Scooby Doo Mystery Incorporated: The Complete Season 2 DVD Review

Drugstore Divas was sent this DVD from Warner Bros. for review. All thoughts and opinions belong to Drugstore Divas.

It’s been a long time since I watched Scooby Doo. So long that I when I sat down to watch Scooby Doo Mystery Incorporated: The Complete Season 2, I was genuinely shocked to hear Scooby Doo talking.

“Well that’s new,” I told my friend. Who informed me that no, Scooby Doo was always a talking dog. I was just remembering it wrong. I had asked that same friend to sit down with her three-year-old twins to check out the DVD’s (there are four containing 26 episodes) but they refused. They wanted nothing to do with Scooby Doo, so I was left to watch it on my own.

The series picks up right where Season 1 presumably left off. I haven’t seen the first season, but it sure seems like a continuation. The gang is all spread out between the military and a man (Shaggy has no hair because he’s in the military and Fred has a ton of hair because he’s in a depression over Daphne’s new man). Daphne is enjoying her life with her chiseled boyfriend and when the gang tries to get her to mystery solve, she calls them her school friends and refuses. So the gang has to bring in Velma’s pick, her former rival Hot Dog Water. This all results in Fred going to therapy, his word association resulting in “Daphne” no matter what.

And I’m gonna stop there for a minute because that was so strange to me. Yes, there’s a plot twist and the therapist goes missing, but by that point, I was so confused. The Cartoon Network series is geared towards kids, or so I thought. Yes, Cartoon Network shares channel space with Adult Swim, but Scooby Doo is played during CN’s airtime so this is for children. And what a strange topic for children: therapy due to unrequited love. It’s just so dark. In fact, the entire series is darker than I remember Scooby Doo (although, judging from the way this post started, you’re save to assume I don’t remember most of it). It focuses more on relationships than mysteries and seems geared towards tweens and teens rather than the young cartoon crowd. So let’s continue this review assuming that this isn’t for kids, but rather their older siblings.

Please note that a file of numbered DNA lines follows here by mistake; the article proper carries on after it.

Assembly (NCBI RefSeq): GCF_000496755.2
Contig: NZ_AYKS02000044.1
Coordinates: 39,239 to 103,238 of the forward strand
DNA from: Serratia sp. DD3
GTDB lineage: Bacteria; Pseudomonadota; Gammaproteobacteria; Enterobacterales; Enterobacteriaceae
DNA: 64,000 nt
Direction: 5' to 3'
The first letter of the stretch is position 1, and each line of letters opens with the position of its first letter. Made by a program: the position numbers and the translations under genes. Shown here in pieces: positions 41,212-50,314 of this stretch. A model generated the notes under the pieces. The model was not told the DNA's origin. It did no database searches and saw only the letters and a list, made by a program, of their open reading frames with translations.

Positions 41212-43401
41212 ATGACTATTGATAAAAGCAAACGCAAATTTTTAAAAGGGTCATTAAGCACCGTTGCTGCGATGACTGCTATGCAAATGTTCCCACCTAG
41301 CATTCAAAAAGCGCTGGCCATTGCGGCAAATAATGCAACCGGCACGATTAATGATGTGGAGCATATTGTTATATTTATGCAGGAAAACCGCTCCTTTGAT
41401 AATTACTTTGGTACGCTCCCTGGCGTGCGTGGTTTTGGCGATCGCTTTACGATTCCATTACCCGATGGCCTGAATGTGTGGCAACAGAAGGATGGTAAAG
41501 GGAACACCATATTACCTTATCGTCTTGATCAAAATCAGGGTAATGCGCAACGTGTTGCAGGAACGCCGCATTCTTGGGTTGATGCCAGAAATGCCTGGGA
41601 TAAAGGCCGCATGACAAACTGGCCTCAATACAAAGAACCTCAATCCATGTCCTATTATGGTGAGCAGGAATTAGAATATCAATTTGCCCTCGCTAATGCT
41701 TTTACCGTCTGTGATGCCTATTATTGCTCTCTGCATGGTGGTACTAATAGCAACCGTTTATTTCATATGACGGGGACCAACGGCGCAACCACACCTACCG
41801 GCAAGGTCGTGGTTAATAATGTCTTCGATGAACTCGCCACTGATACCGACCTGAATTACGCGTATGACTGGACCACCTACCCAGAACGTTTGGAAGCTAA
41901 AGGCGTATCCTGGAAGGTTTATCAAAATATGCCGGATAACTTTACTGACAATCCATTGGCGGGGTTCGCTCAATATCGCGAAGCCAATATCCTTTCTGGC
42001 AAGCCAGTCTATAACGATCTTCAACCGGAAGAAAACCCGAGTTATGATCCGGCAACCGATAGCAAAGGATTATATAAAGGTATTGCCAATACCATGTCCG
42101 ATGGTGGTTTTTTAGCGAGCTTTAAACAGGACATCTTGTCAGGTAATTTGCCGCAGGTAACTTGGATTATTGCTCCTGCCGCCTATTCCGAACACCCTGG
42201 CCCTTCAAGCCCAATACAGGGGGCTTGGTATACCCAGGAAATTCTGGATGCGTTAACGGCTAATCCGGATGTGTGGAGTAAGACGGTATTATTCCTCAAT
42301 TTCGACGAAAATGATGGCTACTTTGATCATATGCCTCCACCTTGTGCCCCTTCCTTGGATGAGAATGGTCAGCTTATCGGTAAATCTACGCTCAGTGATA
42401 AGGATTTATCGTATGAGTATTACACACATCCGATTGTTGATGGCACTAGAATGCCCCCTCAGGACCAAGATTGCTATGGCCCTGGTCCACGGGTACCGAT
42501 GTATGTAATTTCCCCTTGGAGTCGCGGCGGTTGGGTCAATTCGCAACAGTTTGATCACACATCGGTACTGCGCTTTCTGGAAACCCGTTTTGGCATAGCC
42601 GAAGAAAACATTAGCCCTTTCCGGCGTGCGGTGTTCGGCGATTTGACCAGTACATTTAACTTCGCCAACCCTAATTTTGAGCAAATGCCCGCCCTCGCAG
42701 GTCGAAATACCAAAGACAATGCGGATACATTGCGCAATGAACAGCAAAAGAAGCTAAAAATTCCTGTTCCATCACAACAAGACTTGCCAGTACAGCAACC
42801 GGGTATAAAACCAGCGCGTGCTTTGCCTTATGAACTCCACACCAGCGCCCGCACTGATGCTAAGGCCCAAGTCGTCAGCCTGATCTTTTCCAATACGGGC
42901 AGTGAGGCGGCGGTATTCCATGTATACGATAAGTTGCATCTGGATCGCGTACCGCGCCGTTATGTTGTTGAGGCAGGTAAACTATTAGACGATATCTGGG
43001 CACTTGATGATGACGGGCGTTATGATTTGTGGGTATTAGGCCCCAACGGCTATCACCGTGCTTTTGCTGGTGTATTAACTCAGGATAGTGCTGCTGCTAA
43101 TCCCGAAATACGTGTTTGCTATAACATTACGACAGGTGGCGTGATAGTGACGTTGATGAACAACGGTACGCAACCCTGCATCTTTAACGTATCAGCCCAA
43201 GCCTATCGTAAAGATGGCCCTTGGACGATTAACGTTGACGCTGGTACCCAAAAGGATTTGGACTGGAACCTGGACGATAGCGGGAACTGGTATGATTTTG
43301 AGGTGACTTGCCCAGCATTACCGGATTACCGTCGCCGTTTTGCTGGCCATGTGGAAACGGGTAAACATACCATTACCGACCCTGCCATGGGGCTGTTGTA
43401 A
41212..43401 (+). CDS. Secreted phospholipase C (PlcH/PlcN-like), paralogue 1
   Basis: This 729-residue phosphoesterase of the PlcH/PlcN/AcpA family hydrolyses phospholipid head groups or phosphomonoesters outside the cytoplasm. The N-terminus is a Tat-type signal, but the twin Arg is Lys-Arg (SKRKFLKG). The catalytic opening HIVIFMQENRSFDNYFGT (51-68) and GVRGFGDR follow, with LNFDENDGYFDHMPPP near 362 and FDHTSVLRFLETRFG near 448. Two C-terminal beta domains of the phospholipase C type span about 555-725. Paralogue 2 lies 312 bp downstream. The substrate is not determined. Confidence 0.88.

The show is safe for young adults. Yes, there is violence and action, but it’s stuff like a monster who is a house causing destruction to the town. It’s not guns and blood and fear, so that’s good. But it’s also good that my friend’s three year olds refused to watch this. I guess they knew the adult-ish themes existed before we did (that’s a joke because they didn’t. But I’m glad they didn’t watch this now that I know it’s not a cartoon for little ones). Mystery Incorporated has a continuity to it too. Mysteries are solved, sure, but each episode isn’t a stand alone. There’s a story arc, and that’s something that’s never been done in a Scooby Doo series prior to this one.

This is actually the eleventh Scooby Doo series, so there are going to be changes to the original because, honestly, how many times can you retell the same story?

Maybe a twelfth. Season 2 is the final season of this series, but I can’t imagine it will be the last time we’ll hear about this crew.

Pick up Scooby Doo Mystery Incorporated: The Complete Season 2 from Amazon.